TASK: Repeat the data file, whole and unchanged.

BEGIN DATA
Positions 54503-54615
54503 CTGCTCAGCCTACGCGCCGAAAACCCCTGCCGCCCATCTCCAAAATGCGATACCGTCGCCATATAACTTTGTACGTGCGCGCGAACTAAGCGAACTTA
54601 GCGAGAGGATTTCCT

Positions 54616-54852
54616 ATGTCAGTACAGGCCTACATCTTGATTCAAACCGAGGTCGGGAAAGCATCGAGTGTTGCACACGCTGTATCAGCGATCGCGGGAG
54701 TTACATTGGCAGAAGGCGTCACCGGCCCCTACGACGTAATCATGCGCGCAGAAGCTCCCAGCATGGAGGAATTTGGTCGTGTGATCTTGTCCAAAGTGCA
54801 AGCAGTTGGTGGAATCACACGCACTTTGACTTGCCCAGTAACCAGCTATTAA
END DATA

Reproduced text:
Positions 54503-54615
54503 CTGCTCAGCCTACGCGCCGAAAACCCCTGCCGCCCATCTCCAAAATGCGATACCGTCGCCATATAACTTTGTACGTGCGCGCGAACTAAGCGAACTTA
54601 GCGAGAGGATTTCCT

Positions 54616-54852
54616 ATGTCAGTACAGGCCTACATCTTGATTCAAACCGAGGTCGGGAAAGCATCGAGTGTTGCACACGCTGTATCAGCGATCGCGGGAG
54701 TTACATTGGCAGAAGGCGTCACCGGCCCCTACGACGTAATCATGCGCGCAGAAGCTCCCAGCATGGAGGAATTTGGTCGTGTGATCTTGTCCAAAGTGCA
54801 AGCAGTTGGTGGAATCACACGCACTTTGACTTGCCCAGTAACCAGCTATTAA